Greatest Things I Ever Did - Westchester, NY
I started the process when I was 17 years old. My...
- 15 Sep 2011
I started the process when I was 17 years old. My pediatrician recommended that I see the breast surgeon within the medical group. I was having severe back pain and had indentations from my bra straps on my shoulders. It was the best thing I ever did!
I went from a small E to a full C. The surgeon said he took out just about 2 lbs. from EACH breast and I also had a slight lift! I'm only 5' 1'' and having huge breasts always made me feel extremely self conscious. My insurance company covered every penny, that's why my process took so long.
I went to the breast doctor for a consultation in July 2006 and the insurance finally approved my claim in March 2007. I had the surgery in May 2007. I had it done right after my first year of college. I was the first case that morning and spent the night in the hospital. They gave me a few shots of Demerol (more painful then the surgery to be honest!) and a few Percocet during my hospital stay. My surgeon had put drains in right before stitching me up and I had hardly any fluid to drain. When they pulled the drains out I barely felt it.
The first 6 weeks were the hardest, not pain wise, just restriction wise. You cannot lift anything heavier than 8 lbs. (which is roughly a gallon of milk). The pain was fairly mild. I was given a Darvocet, as a pain reliever but stopped taking it 5 days after because I didn't really need it. Advil worked just fine. I was able to engage in active activities (other than lifting heavy objects) by July 2007. When I went back to college that August I was able to lift weights (at a comfortable weight).
The worst part of the surgery is the phantom pains. The first year they were fairly frequent. Sharp pains that last anywhere to a few seconds to a few minutes. They would come and go all the time. They come out of nowhere and were pretty painful. According to the doctor, it has something to do with the nerve endings settling. They dissipate after a time. Every once in awhile I will get them now.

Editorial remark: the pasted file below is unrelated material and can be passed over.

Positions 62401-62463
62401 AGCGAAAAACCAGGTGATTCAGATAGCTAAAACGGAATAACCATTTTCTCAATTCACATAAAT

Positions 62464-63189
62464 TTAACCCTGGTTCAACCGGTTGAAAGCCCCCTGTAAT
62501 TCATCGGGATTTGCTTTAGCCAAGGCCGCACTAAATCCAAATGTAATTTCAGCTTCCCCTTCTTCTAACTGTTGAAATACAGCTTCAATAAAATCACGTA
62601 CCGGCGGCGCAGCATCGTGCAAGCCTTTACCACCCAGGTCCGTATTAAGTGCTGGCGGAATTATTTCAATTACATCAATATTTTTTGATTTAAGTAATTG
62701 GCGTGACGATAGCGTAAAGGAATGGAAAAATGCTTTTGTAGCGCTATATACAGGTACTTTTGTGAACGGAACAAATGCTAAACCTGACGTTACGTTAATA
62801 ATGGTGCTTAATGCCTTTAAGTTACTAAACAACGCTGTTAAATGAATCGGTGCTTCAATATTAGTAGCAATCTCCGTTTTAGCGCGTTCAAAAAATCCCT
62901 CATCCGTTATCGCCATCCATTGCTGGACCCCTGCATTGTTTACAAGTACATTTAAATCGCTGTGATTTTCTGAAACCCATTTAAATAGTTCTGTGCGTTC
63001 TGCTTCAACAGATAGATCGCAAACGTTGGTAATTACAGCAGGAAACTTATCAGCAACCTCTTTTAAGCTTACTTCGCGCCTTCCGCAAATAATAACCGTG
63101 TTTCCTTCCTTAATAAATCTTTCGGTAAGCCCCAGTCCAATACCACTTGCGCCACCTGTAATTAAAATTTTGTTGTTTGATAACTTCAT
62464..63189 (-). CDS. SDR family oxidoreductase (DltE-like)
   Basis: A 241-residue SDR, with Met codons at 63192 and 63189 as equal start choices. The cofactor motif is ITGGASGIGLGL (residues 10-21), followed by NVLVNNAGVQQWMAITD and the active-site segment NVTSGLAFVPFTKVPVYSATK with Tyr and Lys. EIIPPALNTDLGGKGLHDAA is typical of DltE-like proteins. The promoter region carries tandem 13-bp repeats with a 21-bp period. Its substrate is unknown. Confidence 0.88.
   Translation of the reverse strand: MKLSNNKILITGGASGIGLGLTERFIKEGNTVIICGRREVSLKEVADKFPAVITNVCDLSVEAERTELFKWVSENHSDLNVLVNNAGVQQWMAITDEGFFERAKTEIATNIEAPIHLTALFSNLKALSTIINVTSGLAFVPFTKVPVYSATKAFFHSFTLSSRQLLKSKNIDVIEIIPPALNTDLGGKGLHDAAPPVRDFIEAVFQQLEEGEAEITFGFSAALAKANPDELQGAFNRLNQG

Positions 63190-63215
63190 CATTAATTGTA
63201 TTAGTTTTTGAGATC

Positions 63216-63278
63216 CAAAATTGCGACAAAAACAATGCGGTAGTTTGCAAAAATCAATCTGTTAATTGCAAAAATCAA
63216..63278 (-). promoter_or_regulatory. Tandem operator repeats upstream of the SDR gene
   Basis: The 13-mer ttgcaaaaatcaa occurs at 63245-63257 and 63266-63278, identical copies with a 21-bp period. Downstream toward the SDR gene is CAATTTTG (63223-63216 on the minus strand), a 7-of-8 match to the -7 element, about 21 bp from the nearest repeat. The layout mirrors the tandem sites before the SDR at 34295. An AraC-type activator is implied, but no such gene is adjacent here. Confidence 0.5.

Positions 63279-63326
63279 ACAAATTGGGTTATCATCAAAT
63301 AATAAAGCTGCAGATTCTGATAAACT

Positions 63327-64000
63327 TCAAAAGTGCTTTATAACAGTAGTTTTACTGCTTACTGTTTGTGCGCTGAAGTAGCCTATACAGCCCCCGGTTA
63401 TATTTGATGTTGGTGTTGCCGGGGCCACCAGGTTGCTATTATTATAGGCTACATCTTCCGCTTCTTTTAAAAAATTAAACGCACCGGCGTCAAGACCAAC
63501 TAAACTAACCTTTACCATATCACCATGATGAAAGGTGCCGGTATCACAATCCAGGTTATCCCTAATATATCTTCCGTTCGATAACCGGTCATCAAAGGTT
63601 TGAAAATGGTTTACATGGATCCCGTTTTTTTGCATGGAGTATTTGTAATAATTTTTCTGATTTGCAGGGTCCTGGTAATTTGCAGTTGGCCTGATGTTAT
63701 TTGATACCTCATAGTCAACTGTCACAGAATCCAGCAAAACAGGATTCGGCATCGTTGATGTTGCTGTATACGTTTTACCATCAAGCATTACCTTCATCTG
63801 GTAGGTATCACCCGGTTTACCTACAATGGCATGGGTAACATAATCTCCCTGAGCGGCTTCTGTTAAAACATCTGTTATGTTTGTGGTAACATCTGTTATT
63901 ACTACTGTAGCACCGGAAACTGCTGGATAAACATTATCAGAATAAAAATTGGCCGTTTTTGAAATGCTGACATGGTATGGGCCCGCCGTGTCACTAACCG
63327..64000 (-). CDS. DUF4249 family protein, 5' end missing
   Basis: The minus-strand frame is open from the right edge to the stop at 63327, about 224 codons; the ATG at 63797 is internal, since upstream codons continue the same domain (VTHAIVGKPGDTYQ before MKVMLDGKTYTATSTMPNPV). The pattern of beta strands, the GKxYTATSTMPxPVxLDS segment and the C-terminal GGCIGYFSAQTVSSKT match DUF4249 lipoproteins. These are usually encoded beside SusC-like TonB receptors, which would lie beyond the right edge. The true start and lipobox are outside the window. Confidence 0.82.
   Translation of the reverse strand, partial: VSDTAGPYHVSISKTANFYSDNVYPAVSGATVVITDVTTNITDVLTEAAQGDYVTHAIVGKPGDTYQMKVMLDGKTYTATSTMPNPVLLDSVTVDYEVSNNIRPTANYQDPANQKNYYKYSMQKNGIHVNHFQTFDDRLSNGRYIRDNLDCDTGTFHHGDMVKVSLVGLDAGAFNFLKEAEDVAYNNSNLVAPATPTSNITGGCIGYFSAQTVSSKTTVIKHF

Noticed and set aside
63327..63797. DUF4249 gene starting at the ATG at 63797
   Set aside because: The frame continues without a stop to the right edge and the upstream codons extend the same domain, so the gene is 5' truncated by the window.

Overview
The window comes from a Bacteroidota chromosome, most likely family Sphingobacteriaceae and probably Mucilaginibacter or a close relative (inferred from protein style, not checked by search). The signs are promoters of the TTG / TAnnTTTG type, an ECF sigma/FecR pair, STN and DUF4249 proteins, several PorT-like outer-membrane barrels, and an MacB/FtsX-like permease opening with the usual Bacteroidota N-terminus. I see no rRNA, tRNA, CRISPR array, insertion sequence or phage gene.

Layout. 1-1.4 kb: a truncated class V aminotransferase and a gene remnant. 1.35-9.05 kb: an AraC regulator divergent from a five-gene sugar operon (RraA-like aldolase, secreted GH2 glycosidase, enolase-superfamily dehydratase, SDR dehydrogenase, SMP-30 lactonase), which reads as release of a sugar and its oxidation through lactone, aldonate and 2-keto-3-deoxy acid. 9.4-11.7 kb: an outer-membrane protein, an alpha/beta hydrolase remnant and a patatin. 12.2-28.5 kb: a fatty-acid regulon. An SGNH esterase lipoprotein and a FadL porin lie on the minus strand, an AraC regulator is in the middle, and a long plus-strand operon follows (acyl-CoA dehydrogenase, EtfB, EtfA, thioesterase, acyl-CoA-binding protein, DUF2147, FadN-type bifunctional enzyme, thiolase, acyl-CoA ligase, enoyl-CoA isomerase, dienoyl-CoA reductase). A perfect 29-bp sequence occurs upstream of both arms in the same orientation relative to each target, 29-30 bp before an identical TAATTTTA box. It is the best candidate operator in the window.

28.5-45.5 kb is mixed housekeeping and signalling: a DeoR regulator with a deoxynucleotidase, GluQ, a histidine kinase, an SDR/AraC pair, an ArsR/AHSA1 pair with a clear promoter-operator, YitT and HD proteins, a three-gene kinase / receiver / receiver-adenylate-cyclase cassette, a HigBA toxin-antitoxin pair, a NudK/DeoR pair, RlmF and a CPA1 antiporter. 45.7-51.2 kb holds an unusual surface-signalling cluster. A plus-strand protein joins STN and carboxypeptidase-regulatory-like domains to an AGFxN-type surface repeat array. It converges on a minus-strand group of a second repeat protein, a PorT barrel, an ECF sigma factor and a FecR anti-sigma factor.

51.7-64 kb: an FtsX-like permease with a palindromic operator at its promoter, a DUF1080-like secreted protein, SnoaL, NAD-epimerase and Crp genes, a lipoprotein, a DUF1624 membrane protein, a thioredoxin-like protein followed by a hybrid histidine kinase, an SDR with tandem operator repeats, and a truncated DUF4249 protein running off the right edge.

They say there is a 50/50 chance that a woman will be able to breast feed after having this surgery and also losing sensations. I have no children so I cannot comment on that. I do have some numb spots around my breasts but my nipples gained sensation back a few months after the surgery. It will also depend on when they start the surgery itself, some woman have more fatty tissue than breast tissue. I had more breast tissue than fatty tissue. I think it takes a good 6 months to a year for your breast to "settle" into their new shape after the surgery. They change in the time frame. Mine dropped slightly and gained a more natural shape.
I had "butterfly" style incisions done. They start at the fold of the breast and go to the areola, from the cleavage side of the breast to the areola, he measured from under the breast (directing under the center of the areola) and up to the areola, then they went all the way around the areola. I had this type of incision because my areola had to be made smaller inorder to be more proportionate to the rest of my newly shaped breast. I was given dissolvable stitches and they placed compression tape over the incisions to help flatten them. After the compression tape came off (falls off on its own after a few days) I had to apple neosporen over my incisions for a few months.
I used vitamin E (pierce the capsules and apply oil directly to skin) to help fade the scars faster. It's been over 4 years since the surgery and my scars are still there but fading. My surgery took 3 1/2 hours. They say the only thing that will cause my breasts to increase in size dramatically would be if I gained an extreme amount of weight.
My doctor was extremely understanding and very helpful. He was so nice and calm with a very this very sensitive subject. Again, I was only 17 years old, when this process started. I felt very comfortable with him and everyone in his office. My mother accompanied me on all my visits and he was always willing to answer any and all questions we had for him. One of the very first questions he asked me was "Is this for cosmetic or medical reasons?", I replied with "Medical." From that moment he would praise me on what a mature and life changing decision I was making that would help me for the rest of my life. Since I was categorized as a medical case as opposed to a cosmetic case, the insurance company covered every last penny of the procedure, including my hospital stay and post-op appointments with my doctor. His office staff was always pleasant and helpful, especially through the waiting process of hearing back from the insurance company. My mother called every week to find out any new information. One of the office staff actually called my mother the day my claim was approved (before they had a chance to mail a confirmation letter).